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    Ankara Can't Rely on NATO, Needs to Go For Joint Production of S-400 With Russia – Turkish Observers

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    Russia and Turkey share common interests in the Eastern Mediterranean and need to increase cooperation and joint defence production in light of the growing sanctions pressure from the US and EU, say retired Turkish Air Force officer Mesuat Halli Casin and historian Mehmet Perincek.

    On 18-19 November Turkey hosted an international conference eloquently titled "Changing Global Order: Blue Wars in the Eastern Mediterranean" amid growing tensions between Ankara and Washington over the S-400 deal and the latter's reinvigorated backing of Greece and Cyprus.

    Washington and Ankara have yet to resolve their debate over the delivery of the Lockheed Martin F-35 Lightning II jets to Turkey since the latter acquired the S-400 Triumf, a Russian-made advanced anti-aircraft weapons system, from Moscow. Despite the Turks having invested about $1.5 billion in developing the F-35, the US removed Turkey from the F-35 programme in July 2019.

    On 19 November, Turkish President Recep Tayyip Erdogan reiterated that Turkey is still determined to deploy the Russian-made air defence system while commenting on his talks with President Donald Trump last week.

    'Turkey, Russia Need to Boost Joint Defence Production'

    Turkish historian Mehmet Perincek is insisting that Moscow and Ankara need to increase bilateral cooperation in the Eastern Mediterranean.

    "Given the current sanction pressure from the West, Turkey and Russia are obliged to increase cooperation", Perincek presumes. "The US threatens both Turkey and Russia in the Eastern Mediterranean and the Black Sea, through Cyprus and the Crimea. Both countries can take decisive mutual steps with regard to the issues of Cyprus and Crimea, and thus respond to the US containment policy".

    According to the historian, Russo-Turkish defence cooperation has also taken on a new significance. He suggests that in the event of a conflict Ankara may not be able to resort to the use of NATO military technologies and defence systems given the constant threats from the West.

    "They will not work, since they are completely controlled by the United States", he says. "With regard to this, Turkey needs military systems and technologies independent of NATO. So, the purchase of S-400 is a very important step. Ideally, of course, Turkey needs to establish its own production".

    He highlights that Ankara and Moscow have of late been discussing the joint manufacture of S-400s, insisting that the countries need to boost their cooperation in this area.

    Russian President V. Putin Meets with Turkish President R. T. Erdogan
    © Sputnik / Ramil Sitdikov
    Russian President V. Putin Meets with Turkish President R. T. Erdogan

    'US, EU States Targeting Growing Russo-Turkish Cooperation'

    The US and EU, meanwhile, are trying to prevent Ankara and the Turkish Republic of Northern Cyprus (TRNC) from exercising their natural rights in the Eastern Mediterranean, says retired Turkish Air Force officer Mesuat Halli Casin, member of the Security and Foreign Policy Council of the presidential administration and professor at Yeditepe University in Istanbul, adding that these attempts contradict international and maritime laws.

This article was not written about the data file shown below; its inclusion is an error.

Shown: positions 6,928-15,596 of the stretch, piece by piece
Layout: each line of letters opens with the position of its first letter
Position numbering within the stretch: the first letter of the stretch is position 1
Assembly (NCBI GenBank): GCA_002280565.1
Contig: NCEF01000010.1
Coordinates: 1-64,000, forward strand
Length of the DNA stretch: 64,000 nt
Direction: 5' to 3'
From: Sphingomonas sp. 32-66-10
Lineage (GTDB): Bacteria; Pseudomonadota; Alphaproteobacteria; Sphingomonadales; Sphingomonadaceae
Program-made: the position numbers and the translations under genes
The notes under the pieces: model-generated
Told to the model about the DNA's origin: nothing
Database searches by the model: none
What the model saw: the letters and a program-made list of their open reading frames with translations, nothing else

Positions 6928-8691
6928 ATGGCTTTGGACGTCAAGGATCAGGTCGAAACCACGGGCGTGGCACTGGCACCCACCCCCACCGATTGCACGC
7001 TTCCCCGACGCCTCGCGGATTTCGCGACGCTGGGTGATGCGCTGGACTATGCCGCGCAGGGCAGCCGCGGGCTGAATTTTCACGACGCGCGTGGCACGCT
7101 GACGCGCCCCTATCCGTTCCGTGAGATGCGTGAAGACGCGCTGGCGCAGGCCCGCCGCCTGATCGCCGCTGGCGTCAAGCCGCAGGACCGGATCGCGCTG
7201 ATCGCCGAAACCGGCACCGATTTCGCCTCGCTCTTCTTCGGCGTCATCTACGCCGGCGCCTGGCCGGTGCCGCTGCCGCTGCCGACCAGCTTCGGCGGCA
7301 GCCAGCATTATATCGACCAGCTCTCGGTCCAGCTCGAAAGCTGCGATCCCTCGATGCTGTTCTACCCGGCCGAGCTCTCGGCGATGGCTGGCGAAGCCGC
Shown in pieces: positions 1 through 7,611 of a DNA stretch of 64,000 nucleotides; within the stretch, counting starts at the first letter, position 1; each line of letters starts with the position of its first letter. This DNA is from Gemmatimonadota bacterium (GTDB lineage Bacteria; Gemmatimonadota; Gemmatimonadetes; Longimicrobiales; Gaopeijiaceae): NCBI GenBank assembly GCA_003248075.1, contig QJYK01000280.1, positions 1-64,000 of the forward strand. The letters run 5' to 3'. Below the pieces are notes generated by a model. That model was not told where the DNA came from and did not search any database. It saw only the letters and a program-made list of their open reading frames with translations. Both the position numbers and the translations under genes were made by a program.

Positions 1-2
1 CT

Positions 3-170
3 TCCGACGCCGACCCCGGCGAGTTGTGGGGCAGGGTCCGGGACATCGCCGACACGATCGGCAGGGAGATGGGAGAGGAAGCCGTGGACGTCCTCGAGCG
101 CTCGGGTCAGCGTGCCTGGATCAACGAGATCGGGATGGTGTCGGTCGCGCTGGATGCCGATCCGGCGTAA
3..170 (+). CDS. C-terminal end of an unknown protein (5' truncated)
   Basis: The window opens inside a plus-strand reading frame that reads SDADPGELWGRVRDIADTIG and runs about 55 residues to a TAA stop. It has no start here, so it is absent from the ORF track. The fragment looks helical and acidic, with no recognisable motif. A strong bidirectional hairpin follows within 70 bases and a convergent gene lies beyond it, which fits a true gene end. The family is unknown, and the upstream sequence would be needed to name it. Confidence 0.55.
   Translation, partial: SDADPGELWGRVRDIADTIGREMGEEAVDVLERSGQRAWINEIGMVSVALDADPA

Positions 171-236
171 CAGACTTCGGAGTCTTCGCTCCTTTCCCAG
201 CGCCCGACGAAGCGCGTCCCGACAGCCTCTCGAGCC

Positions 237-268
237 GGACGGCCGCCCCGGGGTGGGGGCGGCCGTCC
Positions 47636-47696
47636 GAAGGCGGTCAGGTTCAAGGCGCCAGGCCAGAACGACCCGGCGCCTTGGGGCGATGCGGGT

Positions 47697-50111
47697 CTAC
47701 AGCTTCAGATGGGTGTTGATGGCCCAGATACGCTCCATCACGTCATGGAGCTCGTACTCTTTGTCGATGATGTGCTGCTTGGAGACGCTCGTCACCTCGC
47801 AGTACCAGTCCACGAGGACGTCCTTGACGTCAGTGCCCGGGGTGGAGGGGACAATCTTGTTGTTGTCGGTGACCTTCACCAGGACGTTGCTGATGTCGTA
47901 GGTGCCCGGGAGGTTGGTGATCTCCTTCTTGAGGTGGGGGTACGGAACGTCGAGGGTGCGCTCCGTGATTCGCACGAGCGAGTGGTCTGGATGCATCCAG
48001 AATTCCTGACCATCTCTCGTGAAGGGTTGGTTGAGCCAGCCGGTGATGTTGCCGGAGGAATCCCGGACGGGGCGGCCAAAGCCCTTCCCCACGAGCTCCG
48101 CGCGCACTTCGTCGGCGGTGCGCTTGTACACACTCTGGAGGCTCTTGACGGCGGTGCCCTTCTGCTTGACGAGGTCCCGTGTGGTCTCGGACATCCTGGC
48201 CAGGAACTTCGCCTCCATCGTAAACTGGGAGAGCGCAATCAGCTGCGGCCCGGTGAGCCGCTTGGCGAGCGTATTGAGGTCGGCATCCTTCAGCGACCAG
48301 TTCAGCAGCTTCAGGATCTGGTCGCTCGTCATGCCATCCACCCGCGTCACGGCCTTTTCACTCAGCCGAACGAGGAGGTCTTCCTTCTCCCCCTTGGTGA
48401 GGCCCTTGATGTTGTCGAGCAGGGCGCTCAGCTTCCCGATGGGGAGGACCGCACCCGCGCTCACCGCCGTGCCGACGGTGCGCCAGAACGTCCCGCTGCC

"Turkey strongly opposes this policy", Casin underscores. "Mr President has repeatedly emphasised that Turkey will not give up its interests in the region. In particular, Ankara is determined to proceed with offshore drilling near Cyprus".

    On 5 October, US Secretary of State Mike Pompeo warned Ankara against offshore drilling in the disputed waters near Cyprus, calling it “illegal” and “unacceptable” after Greek Prime Minister Kyriakos Mitsotakis urged Washington to sort the problem out.

    Although Greece and Turkey are both NATO allies, the two have been at odds over Cyprus since the Turkish invasion of the island in 1974.

    Additionally, in summer, US lawmakers passed an amendment ending a US arms embargo in southern Cyprus as part of National Defence Authorisation Act for FY 2020. In late October, Greece and the Republic of Cyprus conducted joint military exercises dubbed "Steel Arrow" that Turkey viewed as a challenge in the Eastern Mediterranean.

    According to the politician, by conducting regular military exercises aimed at intimidating Turkey and exerting psychological pressure on Ankara, the EU, US, southern Cyprus, and Greece are pushing the region into chaos and instability.

    For its part, Turkey has already held three major naval drills demonstrating that "it will not give up its rights to the special economic zone and continental shelf, and, if necessary, can move from soft power to military force", the retired Air Force officer points out.

    Turkey is currently hosting a 12-day multinational maritime exercise called “Eastern Mediterranean-19” with both NATO nations and allied countries, including the US, Pakistan, Canada, Bulgaria, Romania, Italy, Greece, and Spain.

    Casin, referencing a decision by Washington to lift an arms embargo on southern Cyprus and longtime presence of Britain's RAF on the island, suggests that such actions "are directed not only against Turkey, but also against Russia", adding that "the target is the growing cooperation between Russia and Turkey".

    The views and opinions expressed in the article do not necessarily reflect those of Sputnik.

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    Tags:
    F-35, S-400, offshore drilling, military drills, Cyprus, Greece, Turkey, Russia, United States
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